When many people hear of the words “project plan” they immediately shift their thinking to a MS Project Gantt chart. Admittedly in my younger days I thought that same way too. But a project plan is so much more than a schedule that you prop up in front of a client. This post will touch on the key elements to preparing a comprehensive project plan for your client.
Scope Statement & Deliverables
While your project plan will never supersede your signed contract, it’s a good idea to re-iterate your scoped deliverables to the client in your project plan – if for nothing else, it gives one centralized spot to review your project-in-a-document. It’s also a good exercise to phrase the scope and deliverables as they relate to your project plan (without changing the actual scope of the project). It’s a nice smell-test for your project plan, as well as the wording of your agreed-to project scope.
WBS (Work Breakdown Structure)
A work breakdown structure is crucial to understanding the meat of the work that you have in front of you. Work with your team to take your scope statement/deliverables and break them down into manageable pieces of work that are commonly understood by the entire team. While you may need to sanitize a bit of the information in a WBS when presenting to a client, your client will absolutely appreciate the thoughtfulness that goes into preparing a detailed work breakdown that shows them exactly how they will get to the finish line.
Gantt Chart & Schedule Management
Yes, this is one of the centrepieces of the project plan – your schedule. But just as important as your schedule is the plan you have to ensure you are going to meet your schedule. How is your organization planning to meet that schedule? What approach are you taking to make sure that you can achieve those dates? Having a schedule management plan is just as important as the schedule itself because it tells your client that you have not only thought through the dates very carefully but also have put together thoughts on how you are going to achieve those dates.
Stakeholders & Org Chart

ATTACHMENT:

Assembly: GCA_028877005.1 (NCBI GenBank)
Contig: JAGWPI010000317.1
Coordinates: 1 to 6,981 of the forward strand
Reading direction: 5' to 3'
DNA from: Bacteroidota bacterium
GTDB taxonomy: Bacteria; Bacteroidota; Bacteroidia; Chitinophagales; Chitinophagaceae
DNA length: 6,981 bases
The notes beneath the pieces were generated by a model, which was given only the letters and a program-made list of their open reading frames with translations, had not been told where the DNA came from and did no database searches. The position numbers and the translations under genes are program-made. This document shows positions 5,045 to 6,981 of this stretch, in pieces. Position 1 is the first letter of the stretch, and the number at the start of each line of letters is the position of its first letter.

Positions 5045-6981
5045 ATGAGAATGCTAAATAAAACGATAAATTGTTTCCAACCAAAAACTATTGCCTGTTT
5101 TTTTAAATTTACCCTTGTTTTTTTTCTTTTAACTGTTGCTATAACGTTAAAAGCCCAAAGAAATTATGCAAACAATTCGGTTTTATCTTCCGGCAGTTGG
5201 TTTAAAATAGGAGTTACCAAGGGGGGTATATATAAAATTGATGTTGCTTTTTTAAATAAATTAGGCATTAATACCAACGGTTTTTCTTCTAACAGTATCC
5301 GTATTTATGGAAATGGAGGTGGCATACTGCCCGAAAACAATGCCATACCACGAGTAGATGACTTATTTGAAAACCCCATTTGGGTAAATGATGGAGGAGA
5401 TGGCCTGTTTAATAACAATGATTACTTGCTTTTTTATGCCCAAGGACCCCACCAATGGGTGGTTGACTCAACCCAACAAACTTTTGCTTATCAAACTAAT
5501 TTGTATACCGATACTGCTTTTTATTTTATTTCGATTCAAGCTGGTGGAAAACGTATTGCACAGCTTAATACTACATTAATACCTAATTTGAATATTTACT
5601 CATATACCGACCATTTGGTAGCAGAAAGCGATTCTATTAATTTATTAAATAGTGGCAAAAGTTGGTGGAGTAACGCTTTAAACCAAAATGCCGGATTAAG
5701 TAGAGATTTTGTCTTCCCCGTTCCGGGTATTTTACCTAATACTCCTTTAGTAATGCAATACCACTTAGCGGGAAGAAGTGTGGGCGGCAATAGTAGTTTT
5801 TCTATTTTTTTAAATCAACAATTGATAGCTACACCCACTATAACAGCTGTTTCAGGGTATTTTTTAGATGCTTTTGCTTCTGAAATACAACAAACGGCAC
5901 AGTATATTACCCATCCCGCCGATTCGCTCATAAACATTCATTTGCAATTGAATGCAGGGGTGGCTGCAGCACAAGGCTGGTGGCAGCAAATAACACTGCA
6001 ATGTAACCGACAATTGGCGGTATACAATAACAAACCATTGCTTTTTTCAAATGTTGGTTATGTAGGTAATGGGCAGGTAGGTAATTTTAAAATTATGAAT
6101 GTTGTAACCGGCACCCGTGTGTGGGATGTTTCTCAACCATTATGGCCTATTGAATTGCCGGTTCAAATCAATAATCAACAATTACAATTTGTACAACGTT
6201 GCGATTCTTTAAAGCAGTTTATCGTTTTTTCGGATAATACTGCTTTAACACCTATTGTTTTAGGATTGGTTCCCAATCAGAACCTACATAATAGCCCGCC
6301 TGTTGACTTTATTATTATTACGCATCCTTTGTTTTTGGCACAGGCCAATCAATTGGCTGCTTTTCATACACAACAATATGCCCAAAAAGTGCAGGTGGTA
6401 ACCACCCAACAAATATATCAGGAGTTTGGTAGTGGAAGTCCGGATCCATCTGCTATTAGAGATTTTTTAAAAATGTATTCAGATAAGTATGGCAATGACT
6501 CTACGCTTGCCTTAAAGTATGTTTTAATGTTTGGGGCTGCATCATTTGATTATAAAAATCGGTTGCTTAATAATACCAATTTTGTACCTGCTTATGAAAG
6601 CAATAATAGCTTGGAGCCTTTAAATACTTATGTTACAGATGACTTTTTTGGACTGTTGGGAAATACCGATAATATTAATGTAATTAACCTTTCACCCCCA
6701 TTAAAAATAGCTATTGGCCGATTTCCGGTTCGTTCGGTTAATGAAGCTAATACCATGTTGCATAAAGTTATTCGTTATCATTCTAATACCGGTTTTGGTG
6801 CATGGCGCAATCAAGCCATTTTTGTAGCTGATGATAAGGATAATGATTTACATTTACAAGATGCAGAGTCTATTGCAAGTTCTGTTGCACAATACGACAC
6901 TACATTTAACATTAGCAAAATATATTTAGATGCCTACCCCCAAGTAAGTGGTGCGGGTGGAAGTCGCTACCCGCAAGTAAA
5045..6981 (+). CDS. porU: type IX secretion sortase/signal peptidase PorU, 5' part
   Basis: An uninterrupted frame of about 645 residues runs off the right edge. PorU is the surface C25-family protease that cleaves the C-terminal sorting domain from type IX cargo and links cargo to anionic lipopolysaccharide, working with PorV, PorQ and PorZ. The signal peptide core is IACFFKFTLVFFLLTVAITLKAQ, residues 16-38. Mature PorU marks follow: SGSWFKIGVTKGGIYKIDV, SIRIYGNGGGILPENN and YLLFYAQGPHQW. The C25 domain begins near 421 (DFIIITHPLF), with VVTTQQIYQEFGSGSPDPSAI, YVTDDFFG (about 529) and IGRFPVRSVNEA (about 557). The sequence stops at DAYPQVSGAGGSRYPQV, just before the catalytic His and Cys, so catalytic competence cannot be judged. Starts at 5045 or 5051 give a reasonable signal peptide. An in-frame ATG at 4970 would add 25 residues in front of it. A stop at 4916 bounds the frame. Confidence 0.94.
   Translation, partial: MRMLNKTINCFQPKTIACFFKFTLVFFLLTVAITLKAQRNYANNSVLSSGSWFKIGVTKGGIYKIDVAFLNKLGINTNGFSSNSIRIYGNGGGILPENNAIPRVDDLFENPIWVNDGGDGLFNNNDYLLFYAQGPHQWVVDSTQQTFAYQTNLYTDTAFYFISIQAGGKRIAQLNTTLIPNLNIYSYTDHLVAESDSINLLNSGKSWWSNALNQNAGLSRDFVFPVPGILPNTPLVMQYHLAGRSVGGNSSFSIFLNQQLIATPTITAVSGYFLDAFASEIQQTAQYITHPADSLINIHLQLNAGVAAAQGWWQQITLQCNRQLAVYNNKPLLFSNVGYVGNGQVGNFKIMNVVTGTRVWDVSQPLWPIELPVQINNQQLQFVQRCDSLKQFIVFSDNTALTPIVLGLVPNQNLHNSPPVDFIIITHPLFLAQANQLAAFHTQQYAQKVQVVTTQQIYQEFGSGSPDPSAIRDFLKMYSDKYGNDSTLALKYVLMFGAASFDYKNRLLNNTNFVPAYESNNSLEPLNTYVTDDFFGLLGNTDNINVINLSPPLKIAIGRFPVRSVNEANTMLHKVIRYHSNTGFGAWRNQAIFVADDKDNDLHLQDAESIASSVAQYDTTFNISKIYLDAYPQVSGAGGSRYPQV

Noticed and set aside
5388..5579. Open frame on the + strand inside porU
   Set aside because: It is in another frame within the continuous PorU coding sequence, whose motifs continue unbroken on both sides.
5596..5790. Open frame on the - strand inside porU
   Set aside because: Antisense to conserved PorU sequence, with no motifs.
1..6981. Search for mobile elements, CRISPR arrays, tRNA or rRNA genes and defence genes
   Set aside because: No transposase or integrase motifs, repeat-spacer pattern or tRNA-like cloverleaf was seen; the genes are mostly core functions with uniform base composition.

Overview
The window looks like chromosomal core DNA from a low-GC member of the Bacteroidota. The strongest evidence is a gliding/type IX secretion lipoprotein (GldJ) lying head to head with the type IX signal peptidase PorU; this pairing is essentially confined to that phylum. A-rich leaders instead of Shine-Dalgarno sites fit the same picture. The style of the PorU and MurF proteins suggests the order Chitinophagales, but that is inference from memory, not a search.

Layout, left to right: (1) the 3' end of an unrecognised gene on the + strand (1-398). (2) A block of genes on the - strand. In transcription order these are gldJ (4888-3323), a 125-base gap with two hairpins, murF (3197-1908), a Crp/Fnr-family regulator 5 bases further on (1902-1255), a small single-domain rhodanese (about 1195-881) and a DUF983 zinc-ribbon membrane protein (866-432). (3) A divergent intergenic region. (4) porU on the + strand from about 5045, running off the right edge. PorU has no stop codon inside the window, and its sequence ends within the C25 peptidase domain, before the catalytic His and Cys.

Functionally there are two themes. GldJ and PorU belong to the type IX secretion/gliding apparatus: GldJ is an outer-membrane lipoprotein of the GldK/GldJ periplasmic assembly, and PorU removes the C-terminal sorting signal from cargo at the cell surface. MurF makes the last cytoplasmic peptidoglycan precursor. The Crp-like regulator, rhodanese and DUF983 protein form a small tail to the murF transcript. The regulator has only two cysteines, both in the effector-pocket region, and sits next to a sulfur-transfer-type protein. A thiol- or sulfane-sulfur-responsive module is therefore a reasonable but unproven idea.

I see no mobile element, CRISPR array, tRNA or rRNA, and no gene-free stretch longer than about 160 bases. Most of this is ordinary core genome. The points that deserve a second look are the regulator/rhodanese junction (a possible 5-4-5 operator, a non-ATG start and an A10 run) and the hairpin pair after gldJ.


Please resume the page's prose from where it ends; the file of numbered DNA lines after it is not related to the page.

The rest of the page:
This is a commonly overlooked element to an overall project plan. One of the first things I do at the initiation of a project is to build out a stakeholder list and organizational chart (for both us and the client). Having your team members quickly understand who’s who is a great cheat-code for getting your project off the ground quickly. Your list does not need to be super detailed but key components that I include are name, title, project role and a short narrative on how to best interact with that individual. Keep in mind that if your comments are going to be at all sensitive that you omit them from the version of the plan that you are going to share with your client.
Budget Management & Invoicing Process
This is often the star of the show when it comes to your project plan as budget management is one of the most talked-about and focused-on components for a project plan. Stating your initial budget, any parameters around it such as your billing model (T&M, FP) is a great start. But you also need to focus on how you are going to manage your budget. Do you have buckets of money assigned to each phase? What is the plan if you are forecasting to go over budget anywhere? What is the process for accessing the contingency budget (assuming there is one)? These are just a few of the questions that need to be answered as part of your budget management strategy. Along with your budget management, you should also call out how invoicing will occur for your project. Will it be a monthly T&M invoice? If it’s a fixed price agreement, what are the billing milestones, triggers and acceptance criteria?
Communication Plan & RACI
What would be a project plan without demonstrating how your teams will communicate with one another? Building out a detailed communication plan is vital – not only to the customer’s acceptance of your project plan but to the success of your project overall. Good communications is the backbone of any successful project and there needs to be someone driving how those communications happen. Call out what your status reporting frequency and audience will be, what your meeting schedule will be, what the escalation path is for issues that the project manager(s) cannot resolve. These are just a few of the elements of a great communication plan. Often times to supplement your communication plan, a RACI chart is a great addition. Calling out each stakeholder and what types of things they are responsible, accountable, consulted on or informed on is a great way to baseline your communication strategy.
Building a project plan certainly isn’t an easy task, but quite a necessary one. Often times the ‘project plan’ is misunderstood to just be a simple project schedule but it’s so much more than that. By starting your project off with a comprehensive plan that addresses all of these areas is a fantastic way to build the cohesion with your project team and your client.